India: Journalist harassed after exposing tribal women’s exploitation

February 18, 2014

Jarawa women are being lured with alcohol and drugs and sexually exploited by poachers on their land. © Survival

This page was created in 2014 and may contain language which is now outdated.

The journalist and activist Denis Giles is facing harassment by police on India’s Andaman Islands after he released rare first-hand testimony of the Jarawa tribe reporting the sexual exploitation of Jarawa women by poachers.

Denis Giles is the editor of local newspaper The Andaman Chronicle. Since breaking the story two weeks ago, he has been served six formal notices by the police, has been threatened with being sued for libel, and has undergone a total of five hours of interrogation.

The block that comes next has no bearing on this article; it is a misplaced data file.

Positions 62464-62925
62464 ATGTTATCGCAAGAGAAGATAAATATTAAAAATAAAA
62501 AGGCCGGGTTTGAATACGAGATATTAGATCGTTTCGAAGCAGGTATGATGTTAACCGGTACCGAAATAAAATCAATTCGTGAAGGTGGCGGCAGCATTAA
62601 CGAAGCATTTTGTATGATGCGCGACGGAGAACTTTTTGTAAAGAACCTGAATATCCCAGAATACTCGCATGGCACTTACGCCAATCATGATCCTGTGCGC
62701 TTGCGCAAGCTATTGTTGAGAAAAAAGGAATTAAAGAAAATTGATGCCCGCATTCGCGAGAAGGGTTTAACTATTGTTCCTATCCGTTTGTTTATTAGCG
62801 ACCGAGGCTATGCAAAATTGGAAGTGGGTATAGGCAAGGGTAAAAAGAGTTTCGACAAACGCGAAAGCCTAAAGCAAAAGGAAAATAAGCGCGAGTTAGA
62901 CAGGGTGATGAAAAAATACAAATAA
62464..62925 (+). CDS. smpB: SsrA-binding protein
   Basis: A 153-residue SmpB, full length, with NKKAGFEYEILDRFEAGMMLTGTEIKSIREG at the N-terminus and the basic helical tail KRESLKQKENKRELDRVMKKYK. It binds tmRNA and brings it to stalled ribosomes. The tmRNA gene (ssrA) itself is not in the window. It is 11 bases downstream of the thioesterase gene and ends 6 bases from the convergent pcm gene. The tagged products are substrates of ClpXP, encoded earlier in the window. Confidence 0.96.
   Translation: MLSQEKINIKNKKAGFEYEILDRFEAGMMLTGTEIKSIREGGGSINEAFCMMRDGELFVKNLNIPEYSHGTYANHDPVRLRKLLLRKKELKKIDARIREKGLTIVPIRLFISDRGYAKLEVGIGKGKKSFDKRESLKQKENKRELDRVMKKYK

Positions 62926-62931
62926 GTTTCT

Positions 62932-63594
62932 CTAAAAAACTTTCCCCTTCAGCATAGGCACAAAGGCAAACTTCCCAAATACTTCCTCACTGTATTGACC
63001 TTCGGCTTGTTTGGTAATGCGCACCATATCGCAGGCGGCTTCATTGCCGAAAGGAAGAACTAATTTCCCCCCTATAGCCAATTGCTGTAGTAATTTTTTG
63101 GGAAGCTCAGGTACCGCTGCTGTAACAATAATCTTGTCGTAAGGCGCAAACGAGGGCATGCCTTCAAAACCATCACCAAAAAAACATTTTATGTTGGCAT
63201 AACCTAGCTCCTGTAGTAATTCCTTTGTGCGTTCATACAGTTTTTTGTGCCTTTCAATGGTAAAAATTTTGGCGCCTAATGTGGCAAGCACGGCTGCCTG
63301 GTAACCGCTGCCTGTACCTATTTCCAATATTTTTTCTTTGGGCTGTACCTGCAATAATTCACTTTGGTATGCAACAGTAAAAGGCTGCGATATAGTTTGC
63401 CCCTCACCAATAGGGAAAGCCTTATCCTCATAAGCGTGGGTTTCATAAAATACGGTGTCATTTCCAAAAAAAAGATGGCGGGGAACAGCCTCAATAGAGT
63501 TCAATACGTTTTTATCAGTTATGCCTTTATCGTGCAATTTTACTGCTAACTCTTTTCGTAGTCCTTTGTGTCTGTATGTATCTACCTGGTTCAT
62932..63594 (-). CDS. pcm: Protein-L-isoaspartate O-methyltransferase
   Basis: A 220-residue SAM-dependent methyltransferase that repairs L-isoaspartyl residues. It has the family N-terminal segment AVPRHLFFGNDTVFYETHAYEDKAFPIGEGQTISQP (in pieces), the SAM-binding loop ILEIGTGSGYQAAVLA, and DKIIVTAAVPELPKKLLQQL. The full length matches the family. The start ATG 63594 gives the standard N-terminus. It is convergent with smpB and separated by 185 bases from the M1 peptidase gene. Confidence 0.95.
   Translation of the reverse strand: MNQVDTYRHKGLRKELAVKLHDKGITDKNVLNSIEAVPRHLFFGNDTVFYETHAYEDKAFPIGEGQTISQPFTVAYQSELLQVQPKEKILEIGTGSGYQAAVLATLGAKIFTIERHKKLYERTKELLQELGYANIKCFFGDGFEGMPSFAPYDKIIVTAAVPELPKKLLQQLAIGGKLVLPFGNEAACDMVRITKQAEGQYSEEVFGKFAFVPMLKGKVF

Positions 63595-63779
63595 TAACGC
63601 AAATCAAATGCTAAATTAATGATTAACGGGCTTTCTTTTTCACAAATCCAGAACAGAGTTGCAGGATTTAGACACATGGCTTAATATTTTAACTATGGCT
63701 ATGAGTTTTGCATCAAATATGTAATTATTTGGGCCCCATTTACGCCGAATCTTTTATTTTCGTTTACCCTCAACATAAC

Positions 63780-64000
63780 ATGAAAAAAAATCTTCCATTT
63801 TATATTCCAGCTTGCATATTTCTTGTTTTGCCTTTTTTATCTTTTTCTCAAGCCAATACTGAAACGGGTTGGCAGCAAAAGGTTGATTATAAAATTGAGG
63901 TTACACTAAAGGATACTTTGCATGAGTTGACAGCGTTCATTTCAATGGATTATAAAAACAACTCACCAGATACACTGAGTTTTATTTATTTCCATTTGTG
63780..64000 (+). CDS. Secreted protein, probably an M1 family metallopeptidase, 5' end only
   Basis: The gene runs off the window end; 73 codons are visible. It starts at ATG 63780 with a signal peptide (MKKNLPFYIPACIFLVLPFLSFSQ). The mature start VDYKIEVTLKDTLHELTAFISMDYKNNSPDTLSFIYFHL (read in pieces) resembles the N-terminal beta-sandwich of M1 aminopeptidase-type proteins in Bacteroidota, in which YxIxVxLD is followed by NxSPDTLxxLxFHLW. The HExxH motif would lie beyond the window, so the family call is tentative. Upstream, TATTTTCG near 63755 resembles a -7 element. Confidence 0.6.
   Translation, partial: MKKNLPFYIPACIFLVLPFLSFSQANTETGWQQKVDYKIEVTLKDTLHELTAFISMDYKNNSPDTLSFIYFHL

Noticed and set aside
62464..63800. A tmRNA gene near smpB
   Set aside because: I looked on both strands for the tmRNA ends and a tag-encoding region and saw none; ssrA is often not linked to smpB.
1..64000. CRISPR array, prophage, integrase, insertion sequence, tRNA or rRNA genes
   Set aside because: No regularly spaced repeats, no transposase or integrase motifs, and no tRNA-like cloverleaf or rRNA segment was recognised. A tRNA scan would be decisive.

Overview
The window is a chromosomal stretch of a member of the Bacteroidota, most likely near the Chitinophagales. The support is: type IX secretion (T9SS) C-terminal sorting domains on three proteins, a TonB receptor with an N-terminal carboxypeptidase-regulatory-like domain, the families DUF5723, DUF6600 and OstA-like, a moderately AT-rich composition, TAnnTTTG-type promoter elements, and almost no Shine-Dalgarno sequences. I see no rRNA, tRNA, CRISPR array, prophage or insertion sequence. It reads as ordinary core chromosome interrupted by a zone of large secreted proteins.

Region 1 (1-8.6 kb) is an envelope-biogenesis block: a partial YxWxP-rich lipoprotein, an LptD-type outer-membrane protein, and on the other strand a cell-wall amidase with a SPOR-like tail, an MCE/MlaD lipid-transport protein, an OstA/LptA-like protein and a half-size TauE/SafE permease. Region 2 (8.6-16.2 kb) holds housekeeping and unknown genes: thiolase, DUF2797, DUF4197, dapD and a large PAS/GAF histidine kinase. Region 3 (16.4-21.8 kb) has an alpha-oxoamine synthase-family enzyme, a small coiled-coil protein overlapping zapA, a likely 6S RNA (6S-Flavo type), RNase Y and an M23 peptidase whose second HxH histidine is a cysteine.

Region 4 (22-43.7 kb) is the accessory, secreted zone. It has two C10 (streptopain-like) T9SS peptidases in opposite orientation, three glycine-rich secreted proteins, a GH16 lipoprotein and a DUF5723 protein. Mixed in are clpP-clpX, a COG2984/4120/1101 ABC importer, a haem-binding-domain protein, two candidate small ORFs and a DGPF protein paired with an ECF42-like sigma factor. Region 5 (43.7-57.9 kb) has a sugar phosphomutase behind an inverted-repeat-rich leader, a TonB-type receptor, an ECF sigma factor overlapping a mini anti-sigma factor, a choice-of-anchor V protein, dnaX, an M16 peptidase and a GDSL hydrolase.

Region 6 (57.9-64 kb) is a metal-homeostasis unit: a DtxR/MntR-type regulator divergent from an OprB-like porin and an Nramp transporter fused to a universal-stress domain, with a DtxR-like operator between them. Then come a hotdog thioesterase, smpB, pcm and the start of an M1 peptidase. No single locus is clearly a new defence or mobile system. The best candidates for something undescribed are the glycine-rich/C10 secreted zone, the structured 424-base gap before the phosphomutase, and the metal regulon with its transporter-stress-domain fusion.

Poachers enter the Jarawa’s reserve illegally and steal the game the tribe relies on for survival, and the Andaman Chronicle was the first to release the extremely rare audio clip of a Jarawa man complaining that poachers bring alcohol and marijuana into the Jarawa’s forest and sexually abuse the Jarawa women.

Denis Giles founded the local Andaman organization SEARCH to protect the interests of the Jarawa. In 2011, SEARCH joined Survival International’s call for a boycott of the Andaman Trunk Road, which brings hundreds of tourists through the heart of the Jarawa reserve every day.

Survival International’s Director Stephen Corry said today, ‘The Andaman police appear hell bent on persecuting the messenger, rather than prosecuting those poachers identified by the Jarawa man for exploiting Jarawa women. It’s hard not to see the relentless police pressure on Denis Giles as an attempt by the authorities to stop his newspaper exposing the exploitation of the tribe.’